September 25, 2018
There’s a point early on in Valkyria Chronicles IV where you’re given an APC for the first time and told to ‘Learn how to use it quick’, and it’s there Valkyria Chronicles IV stops easing you in to the myriad mechanics and like a dad helping their child to ride their bike lets go of the seat on the set off for the first time and watches the kid topple off.
This example is a bit of a baptism of fire and marks the point where the game’s difficulty ramps up considerably, granted a game can’t hold your hand forever but where this gets introduced is in a fight where there’s so much going on that it’s easy to get overwhelmed. The sheer size of the map, the fact the goal lies so far away and you only have twenty turns to achieve it, instills a sense of panic in you that causes you to make mistakes, when of course a level head and a measured approach will see you win out in the end.
That said there’s a lot to be said for the tutorial, here, as this is a title that introduces a lot of things constantly and, unlike some games where the mechanics are trotted out in static screens, here they’re well worded, properly laid out, and thorough – so you shouldn’t find yourself fumbling around to achieve your desired result. There’s a tutorial for everything as well; heck, even when you go to view old tutorials there’s a tutorial for that too.
Each fight awards you with experience points and also Ducats (DCT) which are used to improve your personnel and your equipment respectively. Once you’re through your first proper mission and are able to access the headquarters you can use exp to improve your soldiers on the training ground, here you apply points to a class with all members of that class benefiting from the improvement. Leveling up improves the stats of your personnel and also gives access to new potentials for them. Potentials are abilities that randomly activate during battle and can have positive or negative effects; you might find that a character will have improved accuracy, defence or evasion in one turn or as I found out in one battle you might have someone who randomly loses their ability to move making them practically useless (damn you Neige).
You’ll improve your guns, uniforms and vehicle equipment by spending ducats, with upgrades trotting out incrementally as the game’s story progresses, everything has an upgrade path that can diverge with one set of stats improving in one direction such as better accuracy but at the expense of damage to people. Vehicle parts when created have to be applied in a grid with you having to slot the new pieces into place like tetronominos. You’ll want to spend quite a bit of time messing about with your gear to help you get through some of the later, harder fights and just taking part in the main story might see you short changed this is why the game allows you to take part in skirmishes on old maps giving you a less risky way to build up EXP and DCT.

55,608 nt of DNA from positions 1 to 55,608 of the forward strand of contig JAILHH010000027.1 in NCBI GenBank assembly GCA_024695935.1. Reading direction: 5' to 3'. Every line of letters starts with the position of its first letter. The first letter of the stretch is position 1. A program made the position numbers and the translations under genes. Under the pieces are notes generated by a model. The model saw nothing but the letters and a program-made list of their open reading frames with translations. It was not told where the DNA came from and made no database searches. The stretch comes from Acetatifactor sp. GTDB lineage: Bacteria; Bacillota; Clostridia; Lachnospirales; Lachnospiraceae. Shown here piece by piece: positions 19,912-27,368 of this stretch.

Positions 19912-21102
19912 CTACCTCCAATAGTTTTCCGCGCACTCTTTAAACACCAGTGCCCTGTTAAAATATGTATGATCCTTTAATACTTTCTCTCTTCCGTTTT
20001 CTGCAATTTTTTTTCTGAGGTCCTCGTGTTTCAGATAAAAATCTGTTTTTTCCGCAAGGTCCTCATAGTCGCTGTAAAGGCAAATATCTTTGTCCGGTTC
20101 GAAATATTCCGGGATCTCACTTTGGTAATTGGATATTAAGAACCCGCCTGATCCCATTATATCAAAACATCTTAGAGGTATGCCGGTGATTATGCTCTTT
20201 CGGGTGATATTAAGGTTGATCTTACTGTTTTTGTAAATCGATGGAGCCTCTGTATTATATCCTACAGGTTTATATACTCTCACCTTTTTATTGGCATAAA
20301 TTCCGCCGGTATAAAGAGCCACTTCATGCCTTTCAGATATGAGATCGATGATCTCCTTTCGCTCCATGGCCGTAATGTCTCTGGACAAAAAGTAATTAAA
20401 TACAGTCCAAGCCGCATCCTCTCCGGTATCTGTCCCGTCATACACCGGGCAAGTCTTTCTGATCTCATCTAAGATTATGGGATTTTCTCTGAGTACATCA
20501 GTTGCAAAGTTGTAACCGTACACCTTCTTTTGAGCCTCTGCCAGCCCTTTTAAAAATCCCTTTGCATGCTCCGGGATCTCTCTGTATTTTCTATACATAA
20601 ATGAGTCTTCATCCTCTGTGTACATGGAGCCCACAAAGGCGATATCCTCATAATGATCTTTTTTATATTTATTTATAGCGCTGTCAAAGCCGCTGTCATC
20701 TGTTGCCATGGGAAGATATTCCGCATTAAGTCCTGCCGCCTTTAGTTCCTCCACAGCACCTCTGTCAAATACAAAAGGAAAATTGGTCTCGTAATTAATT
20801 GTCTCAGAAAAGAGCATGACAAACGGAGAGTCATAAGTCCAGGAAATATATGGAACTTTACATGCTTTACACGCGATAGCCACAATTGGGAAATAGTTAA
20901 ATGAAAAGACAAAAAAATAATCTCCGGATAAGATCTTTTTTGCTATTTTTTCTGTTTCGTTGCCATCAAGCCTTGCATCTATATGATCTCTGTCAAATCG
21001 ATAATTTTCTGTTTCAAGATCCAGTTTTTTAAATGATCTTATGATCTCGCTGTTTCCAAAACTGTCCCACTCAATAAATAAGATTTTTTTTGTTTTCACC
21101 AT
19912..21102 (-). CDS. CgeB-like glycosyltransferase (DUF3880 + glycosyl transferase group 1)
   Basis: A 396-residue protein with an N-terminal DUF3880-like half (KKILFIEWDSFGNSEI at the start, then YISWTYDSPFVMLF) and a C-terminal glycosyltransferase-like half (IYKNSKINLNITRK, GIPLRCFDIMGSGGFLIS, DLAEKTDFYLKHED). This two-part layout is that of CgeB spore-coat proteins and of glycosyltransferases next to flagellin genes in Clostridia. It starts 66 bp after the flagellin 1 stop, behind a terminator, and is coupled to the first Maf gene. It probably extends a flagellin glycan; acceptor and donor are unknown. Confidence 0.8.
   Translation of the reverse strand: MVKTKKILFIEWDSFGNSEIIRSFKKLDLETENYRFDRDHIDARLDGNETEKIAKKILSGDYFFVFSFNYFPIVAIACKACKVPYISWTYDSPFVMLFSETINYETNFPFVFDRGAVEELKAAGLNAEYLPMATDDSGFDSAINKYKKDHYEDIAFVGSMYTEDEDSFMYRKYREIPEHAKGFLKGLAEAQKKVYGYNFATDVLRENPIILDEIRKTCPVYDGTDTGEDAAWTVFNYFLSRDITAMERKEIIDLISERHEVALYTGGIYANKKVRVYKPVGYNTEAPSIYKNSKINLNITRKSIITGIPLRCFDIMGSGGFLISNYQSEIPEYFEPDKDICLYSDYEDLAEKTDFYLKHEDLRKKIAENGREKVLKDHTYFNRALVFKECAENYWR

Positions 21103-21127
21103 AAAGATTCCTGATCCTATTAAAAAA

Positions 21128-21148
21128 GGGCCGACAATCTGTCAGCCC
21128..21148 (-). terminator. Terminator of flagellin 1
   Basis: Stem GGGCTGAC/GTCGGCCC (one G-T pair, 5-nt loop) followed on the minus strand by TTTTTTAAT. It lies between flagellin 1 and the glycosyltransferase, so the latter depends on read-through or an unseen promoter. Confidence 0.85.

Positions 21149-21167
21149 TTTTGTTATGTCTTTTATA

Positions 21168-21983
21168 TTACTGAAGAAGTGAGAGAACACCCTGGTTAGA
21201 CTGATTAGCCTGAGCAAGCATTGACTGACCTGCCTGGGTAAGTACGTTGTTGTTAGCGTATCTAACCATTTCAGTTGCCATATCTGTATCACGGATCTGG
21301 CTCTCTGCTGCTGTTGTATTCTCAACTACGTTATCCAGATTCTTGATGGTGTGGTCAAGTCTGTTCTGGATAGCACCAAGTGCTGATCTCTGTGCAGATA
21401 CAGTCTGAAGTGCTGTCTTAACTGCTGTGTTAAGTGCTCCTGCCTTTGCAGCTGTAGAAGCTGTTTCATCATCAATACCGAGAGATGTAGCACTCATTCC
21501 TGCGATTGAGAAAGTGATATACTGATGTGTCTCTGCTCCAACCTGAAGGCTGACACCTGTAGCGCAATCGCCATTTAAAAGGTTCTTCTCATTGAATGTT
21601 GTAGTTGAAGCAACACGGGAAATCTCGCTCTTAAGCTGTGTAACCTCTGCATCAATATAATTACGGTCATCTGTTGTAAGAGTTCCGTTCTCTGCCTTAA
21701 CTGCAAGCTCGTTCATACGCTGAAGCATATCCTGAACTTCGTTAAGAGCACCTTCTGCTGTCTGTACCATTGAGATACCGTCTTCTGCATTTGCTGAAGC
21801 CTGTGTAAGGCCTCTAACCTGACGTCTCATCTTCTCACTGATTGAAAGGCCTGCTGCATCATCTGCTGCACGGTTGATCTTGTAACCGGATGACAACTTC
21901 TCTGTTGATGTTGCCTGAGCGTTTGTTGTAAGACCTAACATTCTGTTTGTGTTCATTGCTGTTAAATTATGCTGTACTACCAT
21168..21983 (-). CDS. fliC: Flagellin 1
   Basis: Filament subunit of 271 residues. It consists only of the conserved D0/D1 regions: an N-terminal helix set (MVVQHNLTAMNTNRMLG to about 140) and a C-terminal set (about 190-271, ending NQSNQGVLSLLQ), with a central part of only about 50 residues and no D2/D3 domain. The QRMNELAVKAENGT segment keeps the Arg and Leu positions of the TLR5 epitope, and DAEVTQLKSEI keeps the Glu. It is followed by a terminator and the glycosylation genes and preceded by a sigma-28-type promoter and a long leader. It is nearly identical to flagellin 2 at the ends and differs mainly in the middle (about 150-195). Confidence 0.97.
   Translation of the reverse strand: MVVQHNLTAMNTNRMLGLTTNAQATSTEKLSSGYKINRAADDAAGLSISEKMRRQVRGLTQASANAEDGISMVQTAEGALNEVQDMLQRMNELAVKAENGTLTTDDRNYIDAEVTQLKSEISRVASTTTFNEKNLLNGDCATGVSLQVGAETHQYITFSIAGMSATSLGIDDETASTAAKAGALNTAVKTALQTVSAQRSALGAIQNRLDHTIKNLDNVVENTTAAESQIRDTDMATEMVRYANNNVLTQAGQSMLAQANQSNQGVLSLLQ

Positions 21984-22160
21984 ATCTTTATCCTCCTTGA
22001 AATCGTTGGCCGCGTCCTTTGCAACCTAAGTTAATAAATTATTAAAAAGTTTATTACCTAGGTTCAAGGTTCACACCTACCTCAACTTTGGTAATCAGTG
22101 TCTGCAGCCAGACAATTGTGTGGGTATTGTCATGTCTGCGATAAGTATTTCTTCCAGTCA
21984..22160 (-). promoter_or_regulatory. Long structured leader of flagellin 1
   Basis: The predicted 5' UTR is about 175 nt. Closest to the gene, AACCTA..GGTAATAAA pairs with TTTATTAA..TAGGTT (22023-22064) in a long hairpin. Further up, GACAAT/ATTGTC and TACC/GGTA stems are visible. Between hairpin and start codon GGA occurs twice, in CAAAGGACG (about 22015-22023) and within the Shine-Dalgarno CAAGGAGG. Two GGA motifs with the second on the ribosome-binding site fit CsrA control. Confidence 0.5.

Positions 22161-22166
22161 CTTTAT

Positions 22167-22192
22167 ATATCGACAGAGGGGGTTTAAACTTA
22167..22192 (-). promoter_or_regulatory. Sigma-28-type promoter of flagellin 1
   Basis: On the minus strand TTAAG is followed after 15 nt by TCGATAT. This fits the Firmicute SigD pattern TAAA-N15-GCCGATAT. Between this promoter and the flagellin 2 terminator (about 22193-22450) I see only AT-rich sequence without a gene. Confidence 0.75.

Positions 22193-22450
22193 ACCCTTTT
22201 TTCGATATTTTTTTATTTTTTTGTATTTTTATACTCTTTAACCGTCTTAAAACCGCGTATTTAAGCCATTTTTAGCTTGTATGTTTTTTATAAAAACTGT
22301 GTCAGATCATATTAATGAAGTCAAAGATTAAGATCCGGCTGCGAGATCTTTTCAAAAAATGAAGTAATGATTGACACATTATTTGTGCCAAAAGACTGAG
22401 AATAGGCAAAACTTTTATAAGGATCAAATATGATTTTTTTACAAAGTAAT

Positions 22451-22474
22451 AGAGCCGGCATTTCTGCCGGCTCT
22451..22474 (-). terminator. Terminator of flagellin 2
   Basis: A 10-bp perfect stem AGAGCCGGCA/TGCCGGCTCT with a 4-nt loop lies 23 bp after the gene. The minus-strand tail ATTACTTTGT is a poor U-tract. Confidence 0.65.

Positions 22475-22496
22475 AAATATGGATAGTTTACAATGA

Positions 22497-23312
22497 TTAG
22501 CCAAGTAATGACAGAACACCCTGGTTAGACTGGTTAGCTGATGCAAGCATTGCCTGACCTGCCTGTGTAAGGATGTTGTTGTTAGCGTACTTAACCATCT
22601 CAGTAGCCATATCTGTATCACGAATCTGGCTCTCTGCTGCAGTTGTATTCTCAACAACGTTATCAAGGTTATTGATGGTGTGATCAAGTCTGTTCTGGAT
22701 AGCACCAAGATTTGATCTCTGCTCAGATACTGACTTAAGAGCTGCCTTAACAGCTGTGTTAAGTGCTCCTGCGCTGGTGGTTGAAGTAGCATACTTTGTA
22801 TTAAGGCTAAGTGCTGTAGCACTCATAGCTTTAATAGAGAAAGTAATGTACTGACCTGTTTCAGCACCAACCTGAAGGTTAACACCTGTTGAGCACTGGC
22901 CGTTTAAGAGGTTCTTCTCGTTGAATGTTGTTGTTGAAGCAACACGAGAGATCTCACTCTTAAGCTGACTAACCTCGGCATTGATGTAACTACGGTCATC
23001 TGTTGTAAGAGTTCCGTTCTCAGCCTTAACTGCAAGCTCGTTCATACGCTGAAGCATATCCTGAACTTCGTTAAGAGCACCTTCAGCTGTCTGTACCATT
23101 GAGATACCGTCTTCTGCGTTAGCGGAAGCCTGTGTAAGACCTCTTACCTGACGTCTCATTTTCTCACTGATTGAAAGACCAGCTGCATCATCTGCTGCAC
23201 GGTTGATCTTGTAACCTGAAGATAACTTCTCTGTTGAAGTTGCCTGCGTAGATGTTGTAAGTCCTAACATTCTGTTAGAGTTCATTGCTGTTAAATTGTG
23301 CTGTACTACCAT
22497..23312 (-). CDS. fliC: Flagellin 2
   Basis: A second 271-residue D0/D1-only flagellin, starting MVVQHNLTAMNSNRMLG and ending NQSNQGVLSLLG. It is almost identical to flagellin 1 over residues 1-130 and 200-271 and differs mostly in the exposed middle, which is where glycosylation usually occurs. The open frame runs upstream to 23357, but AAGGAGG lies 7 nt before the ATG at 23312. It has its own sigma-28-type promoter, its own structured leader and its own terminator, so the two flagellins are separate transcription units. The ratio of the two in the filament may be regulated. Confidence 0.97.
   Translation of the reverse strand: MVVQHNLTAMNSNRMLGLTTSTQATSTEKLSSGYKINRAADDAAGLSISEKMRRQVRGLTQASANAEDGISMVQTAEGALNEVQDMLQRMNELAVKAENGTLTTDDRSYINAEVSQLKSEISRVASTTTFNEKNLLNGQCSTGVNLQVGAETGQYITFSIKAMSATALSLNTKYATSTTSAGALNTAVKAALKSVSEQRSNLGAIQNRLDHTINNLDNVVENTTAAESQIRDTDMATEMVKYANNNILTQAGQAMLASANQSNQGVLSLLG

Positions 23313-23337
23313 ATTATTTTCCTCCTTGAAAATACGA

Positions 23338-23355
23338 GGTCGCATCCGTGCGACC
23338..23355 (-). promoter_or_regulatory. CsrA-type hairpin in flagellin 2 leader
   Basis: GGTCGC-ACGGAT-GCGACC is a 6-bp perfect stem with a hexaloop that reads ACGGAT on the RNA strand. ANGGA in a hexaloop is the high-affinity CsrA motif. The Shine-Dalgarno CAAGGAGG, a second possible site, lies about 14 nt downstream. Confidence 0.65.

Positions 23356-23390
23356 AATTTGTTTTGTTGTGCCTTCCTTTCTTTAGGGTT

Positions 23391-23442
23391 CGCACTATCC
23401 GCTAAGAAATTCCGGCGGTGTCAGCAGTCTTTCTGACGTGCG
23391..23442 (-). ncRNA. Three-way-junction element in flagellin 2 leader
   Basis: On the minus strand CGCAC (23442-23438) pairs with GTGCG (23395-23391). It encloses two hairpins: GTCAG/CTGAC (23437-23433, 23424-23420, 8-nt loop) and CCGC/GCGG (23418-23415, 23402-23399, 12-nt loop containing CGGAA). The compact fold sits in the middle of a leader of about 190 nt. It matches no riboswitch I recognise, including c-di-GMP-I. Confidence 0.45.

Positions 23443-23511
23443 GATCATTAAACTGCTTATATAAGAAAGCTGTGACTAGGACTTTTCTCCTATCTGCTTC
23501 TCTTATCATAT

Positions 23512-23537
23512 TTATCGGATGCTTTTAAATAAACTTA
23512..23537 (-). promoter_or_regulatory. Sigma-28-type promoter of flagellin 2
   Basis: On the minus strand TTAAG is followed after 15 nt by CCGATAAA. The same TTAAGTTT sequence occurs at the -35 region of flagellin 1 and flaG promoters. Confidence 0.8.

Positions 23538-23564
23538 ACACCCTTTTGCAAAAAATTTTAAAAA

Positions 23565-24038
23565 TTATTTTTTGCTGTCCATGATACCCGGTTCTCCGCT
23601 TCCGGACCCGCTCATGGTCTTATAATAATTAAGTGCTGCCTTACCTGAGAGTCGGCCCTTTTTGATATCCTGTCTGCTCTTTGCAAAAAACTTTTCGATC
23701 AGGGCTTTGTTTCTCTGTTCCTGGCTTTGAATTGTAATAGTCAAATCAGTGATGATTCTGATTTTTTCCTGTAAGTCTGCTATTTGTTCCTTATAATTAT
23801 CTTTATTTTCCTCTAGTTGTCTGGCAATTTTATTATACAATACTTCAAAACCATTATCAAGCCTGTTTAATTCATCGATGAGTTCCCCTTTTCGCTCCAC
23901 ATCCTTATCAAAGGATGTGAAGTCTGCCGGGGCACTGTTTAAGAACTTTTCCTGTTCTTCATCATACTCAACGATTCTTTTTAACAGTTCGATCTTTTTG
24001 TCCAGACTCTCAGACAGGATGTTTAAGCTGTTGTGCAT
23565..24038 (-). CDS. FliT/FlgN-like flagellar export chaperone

The story is a nice, semi-whimsical take on World War II in another dimension, with characters being reunited with old friends, deserters, defectors, and maniacal megalomaniacs but with a tropey JRPG vibe to it. You have your uninteresting stoic lead, your hot headed jackass, the tomboy and, yes, a fashionista. If you’ve read a manga serialisation or watched an anime you’ll have a pretty good idea of how their interactions unfold, with there being some rather…uncomfortable…moments to witness, it’s not so far out there from typical Japanese fare, but in terms of storytelling it does feel like a considerable step backwards that we keep leaning so heavily on regularly used character types.
That being said there’s a lot of story here for you to take in and you’re rewarded with more for rotating your squad frequently. Using certain units with others who they favour will unlock missions that give you more info on those characters, letting you in on their interests and their relationships with their squadmates. The more you use different units the more story you’ll get to experience, it really is a case of that you get out what you put in. That being said, the conditions for these missions do tend to be more stringent than the regular story ones, so keeping your cool and meticulously planning your moves is vital.
Sometimes best laid plans do go awry, and mine frequently involved my tanks. That glowing engine on their arses is a massive bullseye for anything that fires a shell, and making sure it’s always pointing away from enemies is easier said than done when the tanks control as badly as these do. Seriously, the amount of Action Points I’ve wasted trying to get a tank to pivot the way I need it to, only to have that obvious area sticking out like a baboon’s rump are too numerous to mention. I think I lost two soldiers and the APC on that mission I mentioned at the start because they were on board the damn thing and got their butt taken out. It’s not always obvious what these units can and can’t traverse over as well so making sure you navigate with caution despite the security offered by armour plating is advised.
I still really like Valkyria Chronicles IV, it’s silly at times, incredibly tropey and more backwards thinking than it should be, but it’s quirky take on the strategy RPG is very good providing you can bring yourself to not control your units as if you’re playing a third person action game. I do think the characters lack a bit in terms of their design, but when you’re in the military a uniform appearance is generally the norm, so maybe that can be forgiven. At times this game is beautiful, compelling but also silly and I think that more than merits giving it a go.
Plenty of story to unlock
Overused character types
Awkward vehicle controls
Valkyria Chronicles IV’s playbook is a beautifully illustrated, tactical delight.